I just read two articles (one and two) about videos on YouTube and YouTube Kids that appear to be for children but are actually teaching children methods for self-harm. I don’t know if this is a hoax or not, but I don’t want my children exposed to these ideas.
Read my answer, which was originally posted to the Laurence website on March 5, 2019.
Partnered with the Lower School Counselor, we discussed typical aspects of childhood development for Kindergarteners through Grade 2. We outlined how we merged our Social Emotional Learning curriculum (Toolbox) with the Digital Citizenship curriculum (Common Sense Media), as well as how we use technology and making at Hamlin to support both curriculum goals and social/emotional development. To highlight this last piece, I surprised the parents by giving them a design directive:
Your team: the parents sitting at your table (3-4 people)
Your challenge: In teams, using the materials provided, create the biggest free-standing structure you can in 25 minutes.
View the slides:
This directive was taken directly from my art therapy training. It’s designed to highlight group dynamics, i.e.: the way the group works together, while including engineering/making. The results were great! Because the parents groups were random (who they happened to be sitting next to during the presentation), many team members had not met each other prior to the challenge. Parents definitely had a lot of fun, and we processed the various interpersonal issues that emerged. By the end of the presentation parents experientially understood how our technology and social emotional programs are intentionally developed and the power of creating as a group.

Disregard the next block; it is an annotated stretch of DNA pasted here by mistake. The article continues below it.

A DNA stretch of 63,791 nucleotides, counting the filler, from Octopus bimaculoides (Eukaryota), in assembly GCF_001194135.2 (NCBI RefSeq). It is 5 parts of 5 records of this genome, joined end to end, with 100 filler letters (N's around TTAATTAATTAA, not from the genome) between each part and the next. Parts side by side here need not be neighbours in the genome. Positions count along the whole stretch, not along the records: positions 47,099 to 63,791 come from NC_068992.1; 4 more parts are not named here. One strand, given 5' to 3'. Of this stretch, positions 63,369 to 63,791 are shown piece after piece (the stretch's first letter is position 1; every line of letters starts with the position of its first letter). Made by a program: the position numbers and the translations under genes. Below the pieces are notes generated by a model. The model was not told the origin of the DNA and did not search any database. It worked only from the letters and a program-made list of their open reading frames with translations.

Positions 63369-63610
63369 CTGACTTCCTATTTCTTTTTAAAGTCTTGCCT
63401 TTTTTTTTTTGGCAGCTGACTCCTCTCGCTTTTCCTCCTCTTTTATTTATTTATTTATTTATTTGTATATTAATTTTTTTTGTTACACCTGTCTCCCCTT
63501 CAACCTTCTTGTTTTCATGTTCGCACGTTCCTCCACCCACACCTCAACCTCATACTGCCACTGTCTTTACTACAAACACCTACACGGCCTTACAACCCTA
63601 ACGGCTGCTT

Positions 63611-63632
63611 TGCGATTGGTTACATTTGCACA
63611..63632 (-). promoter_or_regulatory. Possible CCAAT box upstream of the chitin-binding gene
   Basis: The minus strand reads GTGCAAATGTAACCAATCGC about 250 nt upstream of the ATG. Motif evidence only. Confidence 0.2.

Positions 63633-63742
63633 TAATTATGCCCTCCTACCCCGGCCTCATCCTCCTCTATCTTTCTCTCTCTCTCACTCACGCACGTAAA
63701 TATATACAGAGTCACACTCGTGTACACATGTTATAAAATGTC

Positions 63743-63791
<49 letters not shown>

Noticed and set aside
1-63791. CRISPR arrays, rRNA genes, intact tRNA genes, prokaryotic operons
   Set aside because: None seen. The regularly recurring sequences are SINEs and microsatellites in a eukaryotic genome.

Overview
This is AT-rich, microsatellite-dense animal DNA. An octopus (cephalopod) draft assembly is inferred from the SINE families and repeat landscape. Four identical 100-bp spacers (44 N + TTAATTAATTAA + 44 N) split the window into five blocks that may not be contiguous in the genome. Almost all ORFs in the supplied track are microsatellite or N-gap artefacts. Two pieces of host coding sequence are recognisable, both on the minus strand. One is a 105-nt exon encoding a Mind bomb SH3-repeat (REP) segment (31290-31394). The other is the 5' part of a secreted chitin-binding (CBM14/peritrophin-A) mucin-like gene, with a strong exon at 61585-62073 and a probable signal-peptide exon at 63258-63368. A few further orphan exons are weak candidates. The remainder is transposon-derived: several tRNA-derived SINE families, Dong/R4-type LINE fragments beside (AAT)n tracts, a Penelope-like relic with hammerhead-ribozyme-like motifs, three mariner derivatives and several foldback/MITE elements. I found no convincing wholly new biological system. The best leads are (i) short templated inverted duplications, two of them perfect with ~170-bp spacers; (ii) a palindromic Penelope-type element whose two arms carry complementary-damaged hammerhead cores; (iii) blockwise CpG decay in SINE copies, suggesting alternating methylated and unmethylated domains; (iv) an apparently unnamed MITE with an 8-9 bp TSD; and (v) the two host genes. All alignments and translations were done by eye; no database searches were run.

At Hamlin, digital citizenship is interwoven into the social emotional learning components of our program.
In K-4, teachers offer a digital citizenship lesson once a month as a part of Toolbox. In 5th and 6th grade, Ms. Beck and Ms. Davis team up to regularly deliver digital citizenship classes, and in the 7th and 8th grades, advisory teachers check in with their students and teach digital citizenship during advisory time at least once a month.
At home this week, we ask that you consider taking the Device Free Dinner Challenge! Having family dinners together, without your devices, helps model what a healthy relationship to technology looks like. It also gives the benefit of making deeper connections with your child(ren) and is correlated to better nutrition, better academic performance, and fewer behavioral problems.
and take the challenge this week!
The post It’s Digital Citizenship Week! appeared first on The Hamlin Blog |.
Source:: Liz Beck – Hamlin Ed Tech Blog